My Backyard Boats:

The Weekend Skiff

The Weekend Skiff at the dock near the mouth of the Salmon River, Selkirk Shores, Lake Ontario. The Reverend took this pic.

 

  Spring 2001: Many years ago, and far, far away in California, I set out to build a sailboat. It had to be cheap, it had to be easy, and it had to be wonderful.

    I chose plans for an International 14 dinghy, and jumped right in. On my budget, it wasn't cheap, at my skill level it wasn't easy, and the result was ugly.

    After much effort, some of it sloppy, I had a strongback, frames, and stringers in place. I sighted along one of the stringers. It was twisted like a snake on hot midday pavement. I gave up the project. Didn't try again for a very long time.

    Last winter, the boat bug bit my again. I had more experience, more income, and more patience and skill than I had had before. My wife's sister's husband had been building and enjoying a boat for a year or two.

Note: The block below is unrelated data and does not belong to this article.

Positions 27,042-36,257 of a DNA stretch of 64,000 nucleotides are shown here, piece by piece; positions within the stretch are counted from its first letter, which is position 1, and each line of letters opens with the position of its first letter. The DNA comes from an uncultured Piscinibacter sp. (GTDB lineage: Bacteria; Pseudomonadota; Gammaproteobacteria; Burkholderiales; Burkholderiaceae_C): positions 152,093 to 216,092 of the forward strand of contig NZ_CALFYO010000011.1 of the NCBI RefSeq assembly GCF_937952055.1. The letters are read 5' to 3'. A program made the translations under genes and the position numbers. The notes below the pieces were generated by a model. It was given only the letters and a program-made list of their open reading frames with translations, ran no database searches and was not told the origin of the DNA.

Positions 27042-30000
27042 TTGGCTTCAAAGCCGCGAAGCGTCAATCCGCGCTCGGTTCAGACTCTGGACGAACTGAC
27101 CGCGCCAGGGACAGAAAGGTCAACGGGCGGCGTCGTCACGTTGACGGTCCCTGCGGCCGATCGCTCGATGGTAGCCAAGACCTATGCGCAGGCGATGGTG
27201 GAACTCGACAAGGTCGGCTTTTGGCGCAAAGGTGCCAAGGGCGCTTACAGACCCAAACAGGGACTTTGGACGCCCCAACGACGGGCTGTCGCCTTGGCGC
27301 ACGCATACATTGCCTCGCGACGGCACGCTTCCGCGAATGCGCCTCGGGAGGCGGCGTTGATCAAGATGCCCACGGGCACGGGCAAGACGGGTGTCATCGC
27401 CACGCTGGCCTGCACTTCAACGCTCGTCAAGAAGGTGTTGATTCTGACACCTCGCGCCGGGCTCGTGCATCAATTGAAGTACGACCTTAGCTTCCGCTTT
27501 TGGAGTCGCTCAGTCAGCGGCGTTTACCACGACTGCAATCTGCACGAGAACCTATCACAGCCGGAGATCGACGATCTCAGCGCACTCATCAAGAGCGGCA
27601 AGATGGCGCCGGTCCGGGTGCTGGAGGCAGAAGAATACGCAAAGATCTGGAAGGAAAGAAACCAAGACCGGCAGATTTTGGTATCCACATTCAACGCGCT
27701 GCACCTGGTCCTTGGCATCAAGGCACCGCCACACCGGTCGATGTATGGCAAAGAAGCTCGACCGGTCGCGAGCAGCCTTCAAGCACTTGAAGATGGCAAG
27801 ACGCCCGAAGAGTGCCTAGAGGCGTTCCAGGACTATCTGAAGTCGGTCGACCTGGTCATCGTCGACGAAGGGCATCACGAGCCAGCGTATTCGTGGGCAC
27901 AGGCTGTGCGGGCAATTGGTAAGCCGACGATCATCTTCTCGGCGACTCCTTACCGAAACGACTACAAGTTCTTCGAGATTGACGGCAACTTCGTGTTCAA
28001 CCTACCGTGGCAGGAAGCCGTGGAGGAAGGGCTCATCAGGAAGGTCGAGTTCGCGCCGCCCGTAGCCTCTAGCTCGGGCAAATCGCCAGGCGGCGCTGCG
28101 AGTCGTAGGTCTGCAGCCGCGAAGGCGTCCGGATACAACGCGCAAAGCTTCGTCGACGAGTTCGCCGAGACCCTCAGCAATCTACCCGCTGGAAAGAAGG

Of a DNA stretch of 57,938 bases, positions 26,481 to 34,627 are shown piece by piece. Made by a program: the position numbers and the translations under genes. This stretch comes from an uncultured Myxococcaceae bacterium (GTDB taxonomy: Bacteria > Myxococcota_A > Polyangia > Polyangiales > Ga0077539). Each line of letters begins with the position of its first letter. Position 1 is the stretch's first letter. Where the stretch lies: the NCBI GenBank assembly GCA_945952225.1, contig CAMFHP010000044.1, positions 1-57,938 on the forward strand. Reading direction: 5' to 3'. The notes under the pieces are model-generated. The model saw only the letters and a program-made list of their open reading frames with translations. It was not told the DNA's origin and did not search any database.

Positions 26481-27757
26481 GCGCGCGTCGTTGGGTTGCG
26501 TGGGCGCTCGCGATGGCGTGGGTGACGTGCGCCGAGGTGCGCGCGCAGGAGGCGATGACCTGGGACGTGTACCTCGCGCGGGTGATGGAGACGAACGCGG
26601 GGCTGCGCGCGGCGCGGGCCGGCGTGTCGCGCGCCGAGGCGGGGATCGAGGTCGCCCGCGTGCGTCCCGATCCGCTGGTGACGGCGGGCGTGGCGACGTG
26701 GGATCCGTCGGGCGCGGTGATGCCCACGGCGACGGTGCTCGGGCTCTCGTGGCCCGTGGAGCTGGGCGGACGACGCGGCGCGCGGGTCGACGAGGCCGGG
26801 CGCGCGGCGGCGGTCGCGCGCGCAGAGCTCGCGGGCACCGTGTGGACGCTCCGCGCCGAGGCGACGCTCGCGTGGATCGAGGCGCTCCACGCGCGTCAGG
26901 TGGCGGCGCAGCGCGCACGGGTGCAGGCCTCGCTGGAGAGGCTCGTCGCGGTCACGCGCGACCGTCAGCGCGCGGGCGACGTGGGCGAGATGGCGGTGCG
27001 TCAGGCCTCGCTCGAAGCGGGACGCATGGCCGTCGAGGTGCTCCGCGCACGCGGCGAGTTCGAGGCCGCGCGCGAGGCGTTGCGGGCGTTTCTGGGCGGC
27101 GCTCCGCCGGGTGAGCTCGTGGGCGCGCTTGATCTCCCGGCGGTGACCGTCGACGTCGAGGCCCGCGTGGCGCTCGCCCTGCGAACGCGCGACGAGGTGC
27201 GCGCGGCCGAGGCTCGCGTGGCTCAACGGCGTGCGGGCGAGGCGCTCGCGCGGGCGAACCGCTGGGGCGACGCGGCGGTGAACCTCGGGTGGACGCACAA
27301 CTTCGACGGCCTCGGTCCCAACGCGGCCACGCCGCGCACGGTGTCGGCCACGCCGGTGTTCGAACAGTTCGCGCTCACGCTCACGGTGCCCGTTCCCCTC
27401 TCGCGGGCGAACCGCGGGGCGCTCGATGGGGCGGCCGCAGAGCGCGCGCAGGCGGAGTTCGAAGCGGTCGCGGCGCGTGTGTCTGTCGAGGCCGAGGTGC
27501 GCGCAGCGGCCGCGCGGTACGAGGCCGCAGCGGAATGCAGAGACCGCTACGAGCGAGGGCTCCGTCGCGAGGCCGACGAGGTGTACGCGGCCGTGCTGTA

It was a design that I had admired in the past but had rejected because I had fancied that it looked too easy and simple. With new eyes, I looked again at these plans and quickly decided to build this boat, because it promised to be cheap, it promised to be easy to build, and upon mature reflection it looked like it would be wonderful.     My wife was pleased that I was starting small.

    The boat I built had been designed right here in Buffalo, NY, by two professors at Buffalo State University, less than five minutes from my house. The plans are in a book costing about $20 and published by Tiller Press.

    It's available from many online book sources. Check at Powell's Bookstore in Portland, Oregon, a truly incredible bookstore. I tell you this because I believe in both the boat and the bookstore.